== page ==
Present day concepts of the effect of extreme heat on the human body have been associated with the terms heat stroke, heat exhaustion and heat cramps. We have had the opportunity to study a syndrome involving failure of the normal sweat mechanism in a group of soldiers affected variously by extreme heat. We believe this syndrome must be differentiated from heat stroke and heat exhaustion. As represented in textbooks the latter are generally described as follows: Heat stroke is characterized by collapse, delirium, irritability and visual disturbances. Nausea and vomiting may forewarn one of the impending attack. Often it occurs with dramatic suddenness. Significant physical findings in addition to the altered mental state include hot dry skin, elevation of body temperature (106-110 F.) rectally, rapidity of the pulse, with a rate of 160 to 180 per minute, and increased depth of respiration, which may simulate Kussmaul breathing.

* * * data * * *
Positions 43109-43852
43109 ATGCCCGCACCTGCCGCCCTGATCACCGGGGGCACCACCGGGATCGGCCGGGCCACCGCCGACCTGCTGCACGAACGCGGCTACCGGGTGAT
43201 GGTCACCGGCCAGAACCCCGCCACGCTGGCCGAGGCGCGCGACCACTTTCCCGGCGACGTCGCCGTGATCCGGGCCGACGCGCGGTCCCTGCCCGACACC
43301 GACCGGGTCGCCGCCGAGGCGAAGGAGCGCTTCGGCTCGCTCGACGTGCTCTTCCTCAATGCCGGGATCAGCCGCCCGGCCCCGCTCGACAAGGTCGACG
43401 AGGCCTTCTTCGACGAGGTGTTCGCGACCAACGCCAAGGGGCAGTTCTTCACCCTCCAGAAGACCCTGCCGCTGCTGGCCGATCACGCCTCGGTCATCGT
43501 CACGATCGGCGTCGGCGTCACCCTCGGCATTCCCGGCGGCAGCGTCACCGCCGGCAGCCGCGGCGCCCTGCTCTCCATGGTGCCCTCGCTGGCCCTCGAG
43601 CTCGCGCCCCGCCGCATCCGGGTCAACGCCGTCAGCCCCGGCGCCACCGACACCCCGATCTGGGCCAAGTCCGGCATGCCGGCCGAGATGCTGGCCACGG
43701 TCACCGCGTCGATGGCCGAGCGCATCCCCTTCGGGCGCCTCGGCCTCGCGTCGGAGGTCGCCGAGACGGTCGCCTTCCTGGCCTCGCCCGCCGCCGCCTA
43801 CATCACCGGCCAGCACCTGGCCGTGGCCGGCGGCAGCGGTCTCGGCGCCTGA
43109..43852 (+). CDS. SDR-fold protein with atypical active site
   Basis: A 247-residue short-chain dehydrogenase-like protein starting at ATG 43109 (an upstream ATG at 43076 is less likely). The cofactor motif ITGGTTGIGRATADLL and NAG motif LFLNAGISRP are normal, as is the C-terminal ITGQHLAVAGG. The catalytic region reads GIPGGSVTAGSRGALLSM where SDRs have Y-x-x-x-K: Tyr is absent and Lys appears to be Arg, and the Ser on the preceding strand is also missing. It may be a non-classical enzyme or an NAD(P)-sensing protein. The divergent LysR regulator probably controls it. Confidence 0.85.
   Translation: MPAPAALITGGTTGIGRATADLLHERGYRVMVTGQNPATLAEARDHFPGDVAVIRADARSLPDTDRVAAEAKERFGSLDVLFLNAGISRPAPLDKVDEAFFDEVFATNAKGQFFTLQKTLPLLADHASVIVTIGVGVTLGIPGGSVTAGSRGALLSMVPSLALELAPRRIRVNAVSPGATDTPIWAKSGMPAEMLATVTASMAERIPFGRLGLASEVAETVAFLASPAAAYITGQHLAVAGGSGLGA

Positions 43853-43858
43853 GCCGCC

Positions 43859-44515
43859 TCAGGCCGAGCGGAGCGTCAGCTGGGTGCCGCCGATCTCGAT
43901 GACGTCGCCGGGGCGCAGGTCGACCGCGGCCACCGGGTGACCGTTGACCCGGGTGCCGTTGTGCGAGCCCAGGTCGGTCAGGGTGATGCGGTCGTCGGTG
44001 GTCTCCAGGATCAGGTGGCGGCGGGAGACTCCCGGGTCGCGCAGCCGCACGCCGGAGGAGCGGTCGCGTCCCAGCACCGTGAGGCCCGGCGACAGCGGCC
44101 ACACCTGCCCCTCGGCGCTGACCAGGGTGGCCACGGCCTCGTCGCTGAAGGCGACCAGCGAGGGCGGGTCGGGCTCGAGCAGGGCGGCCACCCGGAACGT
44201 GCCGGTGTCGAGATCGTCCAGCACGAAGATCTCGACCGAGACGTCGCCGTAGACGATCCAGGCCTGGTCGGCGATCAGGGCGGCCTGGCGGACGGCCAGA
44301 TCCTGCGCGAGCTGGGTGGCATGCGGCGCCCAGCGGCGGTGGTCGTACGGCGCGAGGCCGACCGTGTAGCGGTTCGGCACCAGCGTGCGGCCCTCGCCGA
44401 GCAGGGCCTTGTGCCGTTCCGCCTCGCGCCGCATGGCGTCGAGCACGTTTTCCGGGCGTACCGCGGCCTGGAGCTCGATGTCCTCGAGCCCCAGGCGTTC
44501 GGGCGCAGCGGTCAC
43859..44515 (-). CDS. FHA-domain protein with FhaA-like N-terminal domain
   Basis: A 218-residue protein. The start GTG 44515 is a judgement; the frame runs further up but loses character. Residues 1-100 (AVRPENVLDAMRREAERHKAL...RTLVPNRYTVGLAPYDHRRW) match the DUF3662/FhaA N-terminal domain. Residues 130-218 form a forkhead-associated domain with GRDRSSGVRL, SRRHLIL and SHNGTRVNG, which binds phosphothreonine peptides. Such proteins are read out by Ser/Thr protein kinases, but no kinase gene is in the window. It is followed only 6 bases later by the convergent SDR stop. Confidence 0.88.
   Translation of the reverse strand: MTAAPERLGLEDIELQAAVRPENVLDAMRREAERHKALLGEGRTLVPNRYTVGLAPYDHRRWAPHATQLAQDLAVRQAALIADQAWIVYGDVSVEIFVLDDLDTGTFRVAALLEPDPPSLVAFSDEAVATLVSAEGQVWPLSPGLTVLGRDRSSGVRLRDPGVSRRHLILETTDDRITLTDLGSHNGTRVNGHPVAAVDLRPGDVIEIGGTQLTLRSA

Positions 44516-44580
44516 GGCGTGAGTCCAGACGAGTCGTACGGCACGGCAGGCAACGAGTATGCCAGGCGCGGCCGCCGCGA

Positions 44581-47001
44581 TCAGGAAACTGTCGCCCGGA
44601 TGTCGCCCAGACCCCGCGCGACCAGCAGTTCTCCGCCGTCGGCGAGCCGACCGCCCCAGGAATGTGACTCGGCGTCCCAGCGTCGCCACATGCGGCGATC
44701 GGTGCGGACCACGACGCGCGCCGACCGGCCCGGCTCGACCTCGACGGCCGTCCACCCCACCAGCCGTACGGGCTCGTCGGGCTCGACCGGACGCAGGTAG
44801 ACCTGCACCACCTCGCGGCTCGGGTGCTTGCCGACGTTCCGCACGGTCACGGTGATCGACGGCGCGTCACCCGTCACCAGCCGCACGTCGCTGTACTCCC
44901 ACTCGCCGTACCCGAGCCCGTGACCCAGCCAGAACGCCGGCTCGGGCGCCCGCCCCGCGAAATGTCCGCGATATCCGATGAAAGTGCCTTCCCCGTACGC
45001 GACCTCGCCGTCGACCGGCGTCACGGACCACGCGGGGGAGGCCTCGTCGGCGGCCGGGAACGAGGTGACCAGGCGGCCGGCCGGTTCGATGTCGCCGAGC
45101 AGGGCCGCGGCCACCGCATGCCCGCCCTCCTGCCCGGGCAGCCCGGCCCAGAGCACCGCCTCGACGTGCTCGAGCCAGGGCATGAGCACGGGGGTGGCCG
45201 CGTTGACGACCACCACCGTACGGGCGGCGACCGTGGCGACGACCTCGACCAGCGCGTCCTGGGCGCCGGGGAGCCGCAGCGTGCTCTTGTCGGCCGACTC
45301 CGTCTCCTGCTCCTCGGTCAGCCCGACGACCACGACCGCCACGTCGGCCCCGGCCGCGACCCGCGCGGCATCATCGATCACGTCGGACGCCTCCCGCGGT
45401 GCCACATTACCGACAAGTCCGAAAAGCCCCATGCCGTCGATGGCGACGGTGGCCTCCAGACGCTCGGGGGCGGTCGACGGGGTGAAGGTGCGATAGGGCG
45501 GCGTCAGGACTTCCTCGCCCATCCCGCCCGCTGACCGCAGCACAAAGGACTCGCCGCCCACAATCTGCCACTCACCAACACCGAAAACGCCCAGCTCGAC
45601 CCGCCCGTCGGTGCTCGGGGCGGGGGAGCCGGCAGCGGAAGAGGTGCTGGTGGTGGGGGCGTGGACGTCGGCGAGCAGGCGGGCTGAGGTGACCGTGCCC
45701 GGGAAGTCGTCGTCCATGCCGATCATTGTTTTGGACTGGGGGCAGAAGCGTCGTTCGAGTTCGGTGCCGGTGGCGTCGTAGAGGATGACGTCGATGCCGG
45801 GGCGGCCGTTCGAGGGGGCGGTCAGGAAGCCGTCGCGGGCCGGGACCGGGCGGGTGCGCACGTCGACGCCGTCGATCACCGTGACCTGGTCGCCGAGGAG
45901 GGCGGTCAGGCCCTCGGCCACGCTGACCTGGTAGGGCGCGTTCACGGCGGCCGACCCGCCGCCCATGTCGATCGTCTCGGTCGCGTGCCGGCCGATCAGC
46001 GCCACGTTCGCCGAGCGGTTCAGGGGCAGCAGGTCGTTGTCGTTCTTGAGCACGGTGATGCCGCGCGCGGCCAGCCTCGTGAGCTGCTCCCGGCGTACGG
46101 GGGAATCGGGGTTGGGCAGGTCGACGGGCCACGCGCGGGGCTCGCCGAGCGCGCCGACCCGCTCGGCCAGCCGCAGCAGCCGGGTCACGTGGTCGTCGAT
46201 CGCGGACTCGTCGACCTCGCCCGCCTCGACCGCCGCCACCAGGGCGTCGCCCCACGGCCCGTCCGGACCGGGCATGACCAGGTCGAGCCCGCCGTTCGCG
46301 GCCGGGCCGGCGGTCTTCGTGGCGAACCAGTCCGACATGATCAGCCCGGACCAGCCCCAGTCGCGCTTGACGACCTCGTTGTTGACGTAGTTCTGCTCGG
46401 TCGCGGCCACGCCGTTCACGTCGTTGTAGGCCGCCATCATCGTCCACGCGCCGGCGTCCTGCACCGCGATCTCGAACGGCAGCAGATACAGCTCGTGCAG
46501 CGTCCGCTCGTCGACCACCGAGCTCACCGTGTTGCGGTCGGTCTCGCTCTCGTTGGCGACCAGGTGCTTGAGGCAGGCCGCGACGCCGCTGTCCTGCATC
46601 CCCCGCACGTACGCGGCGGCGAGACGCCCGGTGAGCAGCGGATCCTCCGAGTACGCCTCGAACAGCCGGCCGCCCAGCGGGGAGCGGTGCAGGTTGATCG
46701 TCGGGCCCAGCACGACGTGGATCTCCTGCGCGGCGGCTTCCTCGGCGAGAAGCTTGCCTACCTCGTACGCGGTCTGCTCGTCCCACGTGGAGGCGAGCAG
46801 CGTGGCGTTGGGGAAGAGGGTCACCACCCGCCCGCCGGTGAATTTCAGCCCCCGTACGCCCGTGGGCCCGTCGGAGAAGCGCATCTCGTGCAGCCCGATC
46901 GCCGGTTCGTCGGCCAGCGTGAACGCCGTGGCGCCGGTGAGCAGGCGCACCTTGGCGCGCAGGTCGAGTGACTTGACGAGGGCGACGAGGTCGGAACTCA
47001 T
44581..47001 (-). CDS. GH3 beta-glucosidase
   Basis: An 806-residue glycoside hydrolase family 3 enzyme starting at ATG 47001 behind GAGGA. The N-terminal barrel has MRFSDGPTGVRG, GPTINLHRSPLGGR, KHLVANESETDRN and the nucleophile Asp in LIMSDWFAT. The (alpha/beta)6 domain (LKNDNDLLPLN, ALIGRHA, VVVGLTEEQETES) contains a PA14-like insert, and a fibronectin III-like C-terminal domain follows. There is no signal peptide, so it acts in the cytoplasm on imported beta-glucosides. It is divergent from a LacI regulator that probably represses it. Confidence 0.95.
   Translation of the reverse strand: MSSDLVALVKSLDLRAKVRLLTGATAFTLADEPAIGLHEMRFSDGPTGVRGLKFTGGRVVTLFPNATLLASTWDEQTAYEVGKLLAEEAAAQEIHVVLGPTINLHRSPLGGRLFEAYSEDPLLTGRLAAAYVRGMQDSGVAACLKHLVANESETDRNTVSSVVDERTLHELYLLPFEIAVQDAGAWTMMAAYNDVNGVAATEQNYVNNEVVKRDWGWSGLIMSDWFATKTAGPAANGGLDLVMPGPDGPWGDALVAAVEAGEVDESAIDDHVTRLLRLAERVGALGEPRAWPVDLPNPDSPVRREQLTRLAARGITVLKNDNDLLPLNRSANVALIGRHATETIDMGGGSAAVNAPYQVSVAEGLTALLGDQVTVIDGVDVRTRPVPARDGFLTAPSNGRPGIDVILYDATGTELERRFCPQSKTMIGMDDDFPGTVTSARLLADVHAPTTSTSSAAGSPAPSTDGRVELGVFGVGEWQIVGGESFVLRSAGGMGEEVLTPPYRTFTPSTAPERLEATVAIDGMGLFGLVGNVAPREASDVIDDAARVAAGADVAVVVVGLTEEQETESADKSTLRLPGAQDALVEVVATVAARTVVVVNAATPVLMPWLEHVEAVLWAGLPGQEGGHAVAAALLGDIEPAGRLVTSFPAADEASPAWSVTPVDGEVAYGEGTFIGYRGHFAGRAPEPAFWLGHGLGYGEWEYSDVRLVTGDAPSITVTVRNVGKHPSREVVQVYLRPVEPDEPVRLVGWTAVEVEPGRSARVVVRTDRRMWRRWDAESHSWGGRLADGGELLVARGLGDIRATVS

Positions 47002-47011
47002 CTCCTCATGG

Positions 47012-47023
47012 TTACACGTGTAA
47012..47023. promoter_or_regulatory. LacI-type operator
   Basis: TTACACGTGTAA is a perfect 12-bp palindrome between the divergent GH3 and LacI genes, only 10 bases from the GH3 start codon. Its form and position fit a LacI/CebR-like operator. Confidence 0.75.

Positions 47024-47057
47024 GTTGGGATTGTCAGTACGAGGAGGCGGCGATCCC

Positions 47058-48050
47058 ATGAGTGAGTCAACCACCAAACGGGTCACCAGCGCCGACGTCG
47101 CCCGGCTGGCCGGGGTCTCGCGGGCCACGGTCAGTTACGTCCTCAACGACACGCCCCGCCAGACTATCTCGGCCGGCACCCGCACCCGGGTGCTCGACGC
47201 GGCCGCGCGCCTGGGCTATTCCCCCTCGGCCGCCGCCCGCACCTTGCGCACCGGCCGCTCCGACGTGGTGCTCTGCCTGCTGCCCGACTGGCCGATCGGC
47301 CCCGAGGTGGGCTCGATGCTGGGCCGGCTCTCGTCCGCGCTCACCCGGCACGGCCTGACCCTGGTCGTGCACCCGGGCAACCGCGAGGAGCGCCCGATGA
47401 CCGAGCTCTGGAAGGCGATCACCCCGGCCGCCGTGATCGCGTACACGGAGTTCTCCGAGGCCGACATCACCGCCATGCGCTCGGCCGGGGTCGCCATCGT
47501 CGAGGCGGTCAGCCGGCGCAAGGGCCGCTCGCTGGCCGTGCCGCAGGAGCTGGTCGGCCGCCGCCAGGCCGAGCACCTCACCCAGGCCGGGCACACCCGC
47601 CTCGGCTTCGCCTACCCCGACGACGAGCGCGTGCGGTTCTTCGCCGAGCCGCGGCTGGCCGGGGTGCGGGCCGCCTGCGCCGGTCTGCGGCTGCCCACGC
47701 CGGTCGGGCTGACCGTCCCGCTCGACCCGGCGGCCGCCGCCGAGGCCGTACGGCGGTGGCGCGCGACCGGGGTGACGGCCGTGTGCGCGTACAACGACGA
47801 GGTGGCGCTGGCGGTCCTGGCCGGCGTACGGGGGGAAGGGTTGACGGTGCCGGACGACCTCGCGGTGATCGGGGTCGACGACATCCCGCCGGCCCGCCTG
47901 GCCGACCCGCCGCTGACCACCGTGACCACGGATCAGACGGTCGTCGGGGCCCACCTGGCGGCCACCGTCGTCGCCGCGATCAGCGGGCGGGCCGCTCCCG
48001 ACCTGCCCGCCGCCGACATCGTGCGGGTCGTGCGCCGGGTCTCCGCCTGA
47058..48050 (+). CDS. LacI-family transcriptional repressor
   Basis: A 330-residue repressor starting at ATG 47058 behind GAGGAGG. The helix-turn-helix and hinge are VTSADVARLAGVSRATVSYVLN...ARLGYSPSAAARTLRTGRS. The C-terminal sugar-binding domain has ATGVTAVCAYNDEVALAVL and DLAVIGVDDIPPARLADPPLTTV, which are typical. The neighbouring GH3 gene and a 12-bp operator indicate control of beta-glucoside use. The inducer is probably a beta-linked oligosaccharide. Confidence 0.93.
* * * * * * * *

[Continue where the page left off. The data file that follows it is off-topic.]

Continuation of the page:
Heat exhaustion is
WOLKIN J, GOODMAN JI, KELLEY WE. FAILURE OF THE SWEAT MECHANISM IN THE DESERTTHERMOGENIC ANHIDROSIS. JAMA. 1944;124(8):478–482. doi:10.1001/jama.1944.02850080006002
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